Oregon Garden With Cyclamen

In my garden one of the joys of autumn is Cyclamen neapolitanum, a small hardy relative of the larger florist’s cyclamen. Dainty, soft pink to pale lavender pink flowers appear like a flock of butterflies in late August or early September and last until hard frost. There is also an ethereally lovely pure white, C. neapolitanum album.

The foliage looks like English ivy. It is a leathery dark green with white veinings. After the flowers fade and sometimes with the later flowers, the handsome evergreen leaves appear and persist all winter until early summer when they disappear for a couple of months.

Seed is produced freely. The stems holding the seedpods coil under like springs until the pods touch the ground where they lie, protected by the leaves, until they ripen the following summer. Seed is the only means of propagation as there are no cormlets. The corms produce no young but enlarge year by year and produce more and more flowers as they grow older. Corms 75 years old and bearing over one hundred flowers at one time are known in England. In my Oregon garden I have several plants raised from seed. These have been blooming for 15 years and have 20 to 30 blossoms at a time.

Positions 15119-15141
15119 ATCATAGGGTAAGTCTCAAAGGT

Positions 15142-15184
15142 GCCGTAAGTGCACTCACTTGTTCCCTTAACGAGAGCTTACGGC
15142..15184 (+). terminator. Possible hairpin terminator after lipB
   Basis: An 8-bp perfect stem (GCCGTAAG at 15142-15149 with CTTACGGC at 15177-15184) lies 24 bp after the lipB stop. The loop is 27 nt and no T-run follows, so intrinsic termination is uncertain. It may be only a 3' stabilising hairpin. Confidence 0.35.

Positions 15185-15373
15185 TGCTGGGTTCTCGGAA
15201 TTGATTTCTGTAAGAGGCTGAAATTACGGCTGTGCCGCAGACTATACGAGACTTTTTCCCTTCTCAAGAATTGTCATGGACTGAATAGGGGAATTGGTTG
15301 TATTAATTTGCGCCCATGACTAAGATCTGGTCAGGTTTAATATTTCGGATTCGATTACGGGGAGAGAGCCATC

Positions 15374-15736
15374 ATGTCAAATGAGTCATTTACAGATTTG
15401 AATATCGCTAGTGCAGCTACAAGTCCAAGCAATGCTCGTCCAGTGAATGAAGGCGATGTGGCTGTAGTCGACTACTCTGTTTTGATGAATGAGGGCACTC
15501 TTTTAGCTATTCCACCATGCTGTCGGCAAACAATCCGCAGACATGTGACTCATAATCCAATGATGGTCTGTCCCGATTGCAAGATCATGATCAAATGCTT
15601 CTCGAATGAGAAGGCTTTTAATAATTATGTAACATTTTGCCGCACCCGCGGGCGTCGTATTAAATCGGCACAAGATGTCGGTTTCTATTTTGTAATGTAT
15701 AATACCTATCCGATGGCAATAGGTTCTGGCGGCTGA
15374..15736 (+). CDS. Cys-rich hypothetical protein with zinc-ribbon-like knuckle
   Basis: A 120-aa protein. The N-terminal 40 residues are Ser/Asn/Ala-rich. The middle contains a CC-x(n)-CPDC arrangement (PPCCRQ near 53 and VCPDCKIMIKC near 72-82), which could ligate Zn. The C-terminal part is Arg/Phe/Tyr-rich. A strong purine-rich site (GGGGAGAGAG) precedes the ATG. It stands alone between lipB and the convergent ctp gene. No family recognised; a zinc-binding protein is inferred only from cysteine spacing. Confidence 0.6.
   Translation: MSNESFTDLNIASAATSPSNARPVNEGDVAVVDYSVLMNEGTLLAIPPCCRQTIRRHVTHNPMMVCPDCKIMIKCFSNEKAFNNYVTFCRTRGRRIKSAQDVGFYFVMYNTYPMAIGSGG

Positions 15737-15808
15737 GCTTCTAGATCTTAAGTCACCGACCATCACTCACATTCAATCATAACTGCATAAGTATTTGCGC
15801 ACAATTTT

My cyclamen grow in a shady spot under Douglas firs. A slight slope in a shady part of a rock garden is ideal or use rocks for landscaping. I use well-drained woodsy loam and add a little lime each season. The important thing is to have light, leafmoldy, well-drained soil. Corms should be planted with their crowns level with the surrounding soil. A covering of pine or fir boughs may forestall winter heaving but usually a cover is unnecessary as this cyclamen is very hardy here.

Established plants seed themselves prolifically. One can find tiny plants all around the parent. These may be transplanted to make new colonies. One never seems to have too many of these lovely flowers, especially the white form which is rather scarce. This is harder to raise than the pink form although, once at home, it is as hardy as the commoner type.

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